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Detail of Plateau Bag (NMNH catalog no. E204234)

Executive Summary

Assessment of the Cultural Affiliation of Human Remains Potentially Affiliated with the Pueblo of Jemez at the National Museum of Natural History, Smithsonian Institution

Region: Southwest
Associated Cultures: Pueblo of Jemez

In compliance with 20 U.S.C. 80q et seq. (Public Law 101-185), the National Museum of the American Indian Act, this report provides an inventory and assessment of human remains from the archaeological sites of Giusewa and Amoxiumqua, New Mexico, in the National Museum of Natural History (NMNH), Smithsonian Institution (SI). The Pueblo of Jemez submitted a repatriation request on June 24, 2004, for the return of human remains from the pueblos of Giusewa (LA 679) and Kwastiyukwa (LA 482), and requested that the NMNH review museum records for the presence of skeletal remains from 12 other archaeological sites in the Jemez culture area. Upon review of museum documentation, it was determined that the collection listed with the provenience of Kwastiyukwa in the NMNH's database is, in fact, from the site of LA 481, commonly referred to as Amoxiumqua, one of the other 12 sites listed in the request letter.

This report documents the remains of an estimated 214 individuals represented by 204 catalog numbers in the collection of the NMNH. Of these, an estimated 52 individuals in 47 catalog numbers are from Giusewa and an estimated 162 individuals in 158 catalog numbers are from Amoxiumqua.

The skeletal remains from Giusewa were collected during a brief archaeological excavation conducted in 1910 by Edgar Hewett of the School of American Archaeology (SAA, now the School of American Research), F. W. Hodge of the Bureau of American Ethnology (BAE), and Jesse Nusbaum and Kenneth Chapman of the SAA, which later became the School of American Research. Remains from Amoxiumqua were collected during excavations sponsored by the BAE and the SAA in the summers of 1910 and 1911.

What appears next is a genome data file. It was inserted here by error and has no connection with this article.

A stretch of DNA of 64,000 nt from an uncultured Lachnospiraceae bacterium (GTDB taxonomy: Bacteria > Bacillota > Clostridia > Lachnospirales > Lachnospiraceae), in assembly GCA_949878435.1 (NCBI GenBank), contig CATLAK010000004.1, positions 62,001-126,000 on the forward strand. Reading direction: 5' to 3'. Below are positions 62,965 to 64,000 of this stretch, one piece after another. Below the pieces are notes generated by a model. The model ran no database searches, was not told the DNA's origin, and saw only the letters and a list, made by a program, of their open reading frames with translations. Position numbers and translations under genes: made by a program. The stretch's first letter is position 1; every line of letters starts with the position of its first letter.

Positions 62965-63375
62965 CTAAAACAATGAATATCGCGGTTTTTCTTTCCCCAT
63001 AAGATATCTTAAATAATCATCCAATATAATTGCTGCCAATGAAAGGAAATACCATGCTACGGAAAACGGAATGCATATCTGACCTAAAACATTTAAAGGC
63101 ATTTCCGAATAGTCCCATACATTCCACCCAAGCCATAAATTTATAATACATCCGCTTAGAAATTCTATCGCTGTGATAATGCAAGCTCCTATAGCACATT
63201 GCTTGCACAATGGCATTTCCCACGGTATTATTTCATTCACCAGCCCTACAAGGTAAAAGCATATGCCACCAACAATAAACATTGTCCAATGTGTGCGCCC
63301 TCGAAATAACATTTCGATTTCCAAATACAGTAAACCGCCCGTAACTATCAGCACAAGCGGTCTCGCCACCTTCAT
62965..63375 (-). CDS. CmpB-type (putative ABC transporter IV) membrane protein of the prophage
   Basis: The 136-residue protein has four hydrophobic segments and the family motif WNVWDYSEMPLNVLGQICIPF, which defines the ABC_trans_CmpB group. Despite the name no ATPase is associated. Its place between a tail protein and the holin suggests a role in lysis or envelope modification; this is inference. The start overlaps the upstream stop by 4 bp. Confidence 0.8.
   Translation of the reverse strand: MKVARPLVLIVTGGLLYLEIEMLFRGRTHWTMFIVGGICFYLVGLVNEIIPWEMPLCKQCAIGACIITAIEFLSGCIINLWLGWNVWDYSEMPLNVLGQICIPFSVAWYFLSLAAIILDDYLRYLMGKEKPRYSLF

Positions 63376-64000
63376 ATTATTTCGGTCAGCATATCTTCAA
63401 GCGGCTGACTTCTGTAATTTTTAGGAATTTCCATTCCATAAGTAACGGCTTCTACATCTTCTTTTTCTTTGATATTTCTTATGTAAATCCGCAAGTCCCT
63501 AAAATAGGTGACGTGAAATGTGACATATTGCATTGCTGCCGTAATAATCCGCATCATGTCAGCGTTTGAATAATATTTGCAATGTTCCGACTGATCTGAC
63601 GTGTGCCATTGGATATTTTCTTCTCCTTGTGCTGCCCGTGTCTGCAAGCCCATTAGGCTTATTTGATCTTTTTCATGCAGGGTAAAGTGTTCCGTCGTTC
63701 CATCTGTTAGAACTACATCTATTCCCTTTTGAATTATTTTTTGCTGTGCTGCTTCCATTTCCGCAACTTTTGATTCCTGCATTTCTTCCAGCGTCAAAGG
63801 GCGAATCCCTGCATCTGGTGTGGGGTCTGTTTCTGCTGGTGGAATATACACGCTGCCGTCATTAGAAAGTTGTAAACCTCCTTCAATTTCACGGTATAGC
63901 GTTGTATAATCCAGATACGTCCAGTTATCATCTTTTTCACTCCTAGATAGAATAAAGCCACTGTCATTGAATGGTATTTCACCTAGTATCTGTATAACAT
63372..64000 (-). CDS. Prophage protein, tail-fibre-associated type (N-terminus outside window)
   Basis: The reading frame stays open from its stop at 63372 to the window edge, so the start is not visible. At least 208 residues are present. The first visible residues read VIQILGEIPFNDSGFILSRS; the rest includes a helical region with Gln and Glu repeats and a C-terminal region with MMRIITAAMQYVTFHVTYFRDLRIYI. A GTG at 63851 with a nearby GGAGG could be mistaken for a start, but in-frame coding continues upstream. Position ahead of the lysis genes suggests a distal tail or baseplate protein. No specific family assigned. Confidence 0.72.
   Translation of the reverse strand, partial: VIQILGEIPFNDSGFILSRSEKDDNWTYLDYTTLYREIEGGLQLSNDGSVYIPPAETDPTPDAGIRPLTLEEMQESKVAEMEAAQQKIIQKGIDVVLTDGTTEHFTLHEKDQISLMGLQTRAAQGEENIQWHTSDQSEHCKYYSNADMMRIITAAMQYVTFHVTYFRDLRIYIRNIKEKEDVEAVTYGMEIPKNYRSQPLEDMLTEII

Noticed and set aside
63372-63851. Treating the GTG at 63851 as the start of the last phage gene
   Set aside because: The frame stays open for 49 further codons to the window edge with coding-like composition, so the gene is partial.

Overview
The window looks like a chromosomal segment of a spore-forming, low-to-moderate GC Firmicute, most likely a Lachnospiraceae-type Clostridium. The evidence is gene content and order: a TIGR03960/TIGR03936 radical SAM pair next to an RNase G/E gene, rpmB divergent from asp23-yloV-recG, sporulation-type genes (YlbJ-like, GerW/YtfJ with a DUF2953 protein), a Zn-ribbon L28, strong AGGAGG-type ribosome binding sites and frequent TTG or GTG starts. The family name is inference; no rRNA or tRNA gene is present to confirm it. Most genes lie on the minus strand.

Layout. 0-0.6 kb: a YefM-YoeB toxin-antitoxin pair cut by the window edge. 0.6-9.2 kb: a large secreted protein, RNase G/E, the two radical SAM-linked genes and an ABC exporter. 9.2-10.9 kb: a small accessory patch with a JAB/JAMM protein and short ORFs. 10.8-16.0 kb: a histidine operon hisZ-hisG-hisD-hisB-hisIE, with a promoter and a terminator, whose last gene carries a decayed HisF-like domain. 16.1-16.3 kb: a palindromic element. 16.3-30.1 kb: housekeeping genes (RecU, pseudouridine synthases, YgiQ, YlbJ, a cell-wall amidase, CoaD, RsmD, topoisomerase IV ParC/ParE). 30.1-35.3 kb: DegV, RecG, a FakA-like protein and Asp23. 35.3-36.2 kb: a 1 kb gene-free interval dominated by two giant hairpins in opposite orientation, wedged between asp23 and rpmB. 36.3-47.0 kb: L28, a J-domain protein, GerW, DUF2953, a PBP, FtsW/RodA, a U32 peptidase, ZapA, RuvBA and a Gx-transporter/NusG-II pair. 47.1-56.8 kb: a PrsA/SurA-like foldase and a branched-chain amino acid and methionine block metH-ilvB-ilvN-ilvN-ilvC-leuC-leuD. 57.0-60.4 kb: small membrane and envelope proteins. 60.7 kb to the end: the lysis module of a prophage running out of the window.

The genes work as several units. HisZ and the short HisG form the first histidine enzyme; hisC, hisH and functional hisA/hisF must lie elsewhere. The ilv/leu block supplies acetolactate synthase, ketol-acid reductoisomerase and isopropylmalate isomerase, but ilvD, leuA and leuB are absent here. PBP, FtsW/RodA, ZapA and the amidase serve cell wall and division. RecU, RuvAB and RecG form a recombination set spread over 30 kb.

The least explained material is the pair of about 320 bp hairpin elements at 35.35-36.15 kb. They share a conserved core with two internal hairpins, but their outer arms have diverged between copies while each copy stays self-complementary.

Archaeological evidence indicates relatively continuous prehispanic occupancy of the Jemez pueblos discussed here, beginning by at least the early fourteenth century and lasting until occupation of the site ceased before the end of the seventeenth century. Museum records, ethnographic studies, examination of artifacts, oral historical accounts, unpublished field notes, and Spanish colonial documents as well as statements made in consultation with tribal representatives, were examined for this report. These lines of evidence indicate that the Jemez valley was continually occupied by Towa-speaking Jemez people from at least A.D. 1350 to the present day. There was a brief hiatus of occupation in the 1700s, following reconquest of the region by the Spanish. The two sites discussed here, Giusewa and Amoxiumqua, were occupied from approximately A.D. 1350 until A.D. 1650, well after Spanish contact. Spanish documents indicate that the residents of Amoxiumqua and Giusewa were consistently occupied by Towa-speaking Jemez people. Analysis of ceramics within the NMNH collection from these two sites confirms the information from other lines of evidence and provides further refinement of the possible dates of the burials excavated in 1910 and 1911. Many of the burials likely date to the protohistoric period (post A.D. 1500s), and some likely date to the historic period.

The preponderance of evidence indicates that the human remains from Amoxiumqua and Giusewa are culturally affiliated with the Pueblo of Jemez. It is recommended that these remains of an estimated 52 individuals in 47 catalog numbers from Giusewa, and an estimated 162 individuals in 158 catalog numbers from Amoxiumqua be offered for repatriation to the Pueblo of Jemez.

Repatriation Update
The human remains from Giusewa and Amoxiumqua were repatriated to the Pueblo of Jemez on May 21, 2008.

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